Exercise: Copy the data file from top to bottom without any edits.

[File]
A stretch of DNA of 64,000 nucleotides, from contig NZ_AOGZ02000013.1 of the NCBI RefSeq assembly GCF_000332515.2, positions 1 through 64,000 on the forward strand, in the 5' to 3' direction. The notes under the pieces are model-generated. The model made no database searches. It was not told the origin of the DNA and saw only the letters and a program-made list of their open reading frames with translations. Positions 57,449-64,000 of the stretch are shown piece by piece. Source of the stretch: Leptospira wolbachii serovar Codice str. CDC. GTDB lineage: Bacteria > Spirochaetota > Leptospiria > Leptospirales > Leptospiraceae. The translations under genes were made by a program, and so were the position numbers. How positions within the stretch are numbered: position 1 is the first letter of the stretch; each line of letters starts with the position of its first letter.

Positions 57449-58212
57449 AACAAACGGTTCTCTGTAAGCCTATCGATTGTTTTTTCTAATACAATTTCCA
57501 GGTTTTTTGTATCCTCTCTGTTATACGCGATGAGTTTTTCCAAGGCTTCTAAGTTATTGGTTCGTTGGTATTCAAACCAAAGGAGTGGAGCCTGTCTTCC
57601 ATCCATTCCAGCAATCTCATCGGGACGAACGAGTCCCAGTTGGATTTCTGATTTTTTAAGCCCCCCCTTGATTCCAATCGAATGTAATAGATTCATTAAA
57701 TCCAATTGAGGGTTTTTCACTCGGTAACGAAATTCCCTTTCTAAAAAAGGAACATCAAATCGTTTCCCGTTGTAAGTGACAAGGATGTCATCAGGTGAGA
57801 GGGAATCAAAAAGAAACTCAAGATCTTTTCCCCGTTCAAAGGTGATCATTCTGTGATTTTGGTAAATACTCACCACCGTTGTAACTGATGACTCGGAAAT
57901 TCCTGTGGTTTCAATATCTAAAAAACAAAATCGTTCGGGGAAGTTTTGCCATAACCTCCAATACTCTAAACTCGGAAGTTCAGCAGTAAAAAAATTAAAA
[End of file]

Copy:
A stretch of DNA of 64,000 nucleotides, from contig NZ_AOGZ02000013.1 of the NCBI RefSeq assembly GCF_000332515.2, positions 1 through 64,000 on the forward strand, in the 5' to 3' direction. The notes under the pieces are model-generated. The model made no database searches. It was not told the origin of the DNA and saw only the letters and a program-made list of their open reading frames with translations. Positions 57,449-64,000 of the stretch are shown piece by piece. Source of the stretch: Leptospira wolbachii serovar Codice str. CDC. GTDB lineage: Bacteria > Spirochaetota > Leptospiria > Leptospirales > Leptospiraceae. The translations under genes were made by a program, and so were the position numbers. How positions within the stretch are numbered: position 1 is the first letter of the stretch; each line of letters starts with the position of its first letter.

Positions 57449-58212
57449 AACAAACGGTTCTCTGTAAGCCTATCGATTGTTTTTTCTAATACAATTTCCA
57501 GGTTTTTTGTATCCTCTCTGTTATACGCGATGAGTTTTTCCAAGGCTTCTAAGTTATTGGTTCGTTGGTATTCAAACCAAAGGAGTGGAGCCTGTCTTCC
57601 ATCCATTCCAGCAATCTCATCGGGACGAACGAGTCCCAGTTGGATTTCTGATTTTTTAAGCCCCCCCTTGATTCCAATCGAATGTAATAGATTCATTAAA
57701 TCCAATTGAGGGTTTTTCACTCGGTAACGAAATTCCCTTTCTAAAAAAGGAACATCAAATCGTTTCCCGTTGTAAGTGACAAGGATGTCATCAGGTGAGA
57801 GGGAATCAAAAAGAAACTCAAGATCTTTTCCCCGTTCAAAGGTGATCATTCTGTGATTTTGGTAAATACTCACCACCGTTGTAACTGATGACTCGGAAAT
57901 TCCTGTGGTTTCAATATCTAAAAAACAAAATCGTTCGGGGAAGTTTTGCCATAACCTCCAATACTCTAAACTCGGAAGTTCAGCAGTAAAAAAATTAAAA